Last year, Sizer addressed a conference in the Iranian capital Tehran, which discussed the “influence of the Zionist lobby”, where conference panel sessions included “9/11 and the Holocaust as pro-Zionist ‘Public Myths’” and “Mossad’s Role in the 9/11 Coup d’Etat” and several prominent Holocaust deniers were in attendance.
Sizer was also disciplined for linking to an antisemitic website called ‘The Ugly Truth’ where an article declares; “God’s people are all those who do His will, who are righteous, who are compassionate and who do not submit themselves to the false gods of voracity, vengeance, vulgarity and viciousness, which pretty much leaves the Jews out.”
Watson said he was “hugely sorry for the hurt which has been caused to members of the Jewish Community, and I hope and pray that the storms of the past two weeks will ultimately serve to deepen and strengthen our relationship, one with another.”
February 09, 2015
In a Press Conference in Guildford on Monday morning, The Bishop of Guildford, the Right Revd Andrew Watson said:
The Diocese of Guildford has taken extremely seriously the reports and complaints regarding Stephen Sizer over the past two weeks. Concerns surrounding Stephen were raised both in response to allegedly offensive materials linked from his Facebook account, and to comments he made to the Jewish News and the Daily Telegraph thereafter.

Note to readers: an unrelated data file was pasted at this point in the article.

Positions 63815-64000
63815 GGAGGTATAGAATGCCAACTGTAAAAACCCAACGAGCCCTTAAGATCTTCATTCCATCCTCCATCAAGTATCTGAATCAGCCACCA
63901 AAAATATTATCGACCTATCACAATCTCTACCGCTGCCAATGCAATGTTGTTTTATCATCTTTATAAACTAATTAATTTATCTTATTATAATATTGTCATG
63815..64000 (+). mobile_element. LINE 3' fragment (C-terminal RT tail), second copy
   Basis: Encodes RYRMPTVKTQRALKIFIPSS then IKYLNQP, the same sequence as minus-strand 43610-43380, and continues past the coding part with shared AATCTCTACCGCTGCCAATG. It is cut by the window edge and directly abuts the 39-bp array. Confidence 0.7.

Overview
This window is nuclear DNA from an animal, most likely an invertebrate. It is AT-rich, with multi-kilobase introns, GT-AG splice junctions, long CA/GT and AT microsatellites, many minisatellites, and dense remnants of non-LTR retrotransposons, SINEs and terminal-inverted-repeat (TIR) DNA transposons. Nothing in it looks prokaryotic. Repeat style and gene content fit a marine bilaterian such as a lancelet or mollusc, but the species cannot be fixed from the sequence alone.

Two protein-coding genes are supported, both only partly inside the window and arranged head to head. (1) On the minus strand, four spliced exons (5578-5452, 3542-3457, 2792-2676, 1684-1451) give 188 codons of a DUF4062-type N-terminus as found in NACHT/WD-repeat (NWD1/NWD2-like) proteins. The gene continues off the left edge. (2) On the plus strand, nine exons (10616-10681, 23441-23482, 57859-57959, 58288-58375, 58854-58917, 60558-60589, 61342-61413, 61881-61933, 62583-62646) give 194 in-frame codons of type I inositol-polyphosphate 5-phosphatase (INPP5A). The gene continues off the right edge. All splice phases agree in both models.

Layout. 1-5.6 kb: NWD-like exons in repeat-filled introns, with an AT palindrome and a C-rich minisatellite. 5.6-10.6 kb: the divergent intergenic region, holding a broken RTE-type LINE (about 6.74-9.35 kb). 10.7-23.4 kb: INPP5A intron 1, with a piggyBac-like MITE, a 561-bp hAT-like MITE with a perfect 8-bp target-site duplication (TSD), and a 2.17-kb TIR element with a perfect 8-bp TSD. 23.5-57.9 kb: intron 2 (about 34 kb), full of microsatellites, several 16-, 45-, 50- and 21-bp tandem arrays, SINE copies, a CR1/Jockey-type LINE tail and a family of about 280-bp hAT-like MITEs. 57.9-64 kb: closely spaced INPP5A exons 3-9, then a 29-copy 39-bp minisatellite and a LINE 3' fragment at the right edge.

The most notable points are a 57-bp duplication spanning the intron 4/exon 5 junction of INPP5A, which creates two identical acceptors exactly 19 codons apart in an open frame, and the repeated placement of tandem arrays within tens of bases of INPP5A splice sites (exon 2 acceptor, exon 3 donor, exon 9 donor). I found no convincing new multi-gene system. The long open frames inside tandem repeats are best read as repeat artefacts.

Commenting on this matter, the Council of Christians and Jews has helpfully highlighted that:
It is perfectly possible to criticize Israeli policies without such criticism being antisemitic, and Christians and others should feel free to do so. However, such legitimate criticism must not be used as a cloak for antisemitism, nor can antisemitism itself ever be disguised as mere political comment.
(see CCJ website)
Having now met Stephen, in my brand new role as Bishop of Guildford, I do not believe that his motives are anti-Semitic; but I have concluded that, at the very least, he has demonstrated appallingly poor judgment in the material he has chosen to disseminate, particularly via social media, some of which is clearly antisemitic.
By associating with or promoting subject matter, which is either ambiguous in its motivation, or (worse still) openly racist, he has crossed a serious line. I regard these actions as indefensible.
I have welcomed Stephen’s apology, his recognition of the deep hurt caused by his actions, his acknowledgement of the gross insensitivity of their timing just prior to Holocaust Memorial Day, and his retraction of the ridiculous suggestion that Israel may have been complicit in the events of 9/11. I have also recognized that much of Stephen’s ministry in other areas and at other times has been good, wise and wholesome.
Having consulted closely with my colleagues here in the Diocese, though, it is my view that Stephen’s strong but increasingly undisciplined commitment to an anti-Zionist agenda has become a liability to his own ministry and that of the wider church. Many who more moderately support the Palestinian cause, and share his critique of a particular brand of Christian fundamentalism, themselves find Stephen’s actions to be increasingly unhelpful and counter-productive, a fact he himself now recognizes.
It is therefore my decision that Stephen’s work in this area is no longer compatible with his ministry as a parish priest.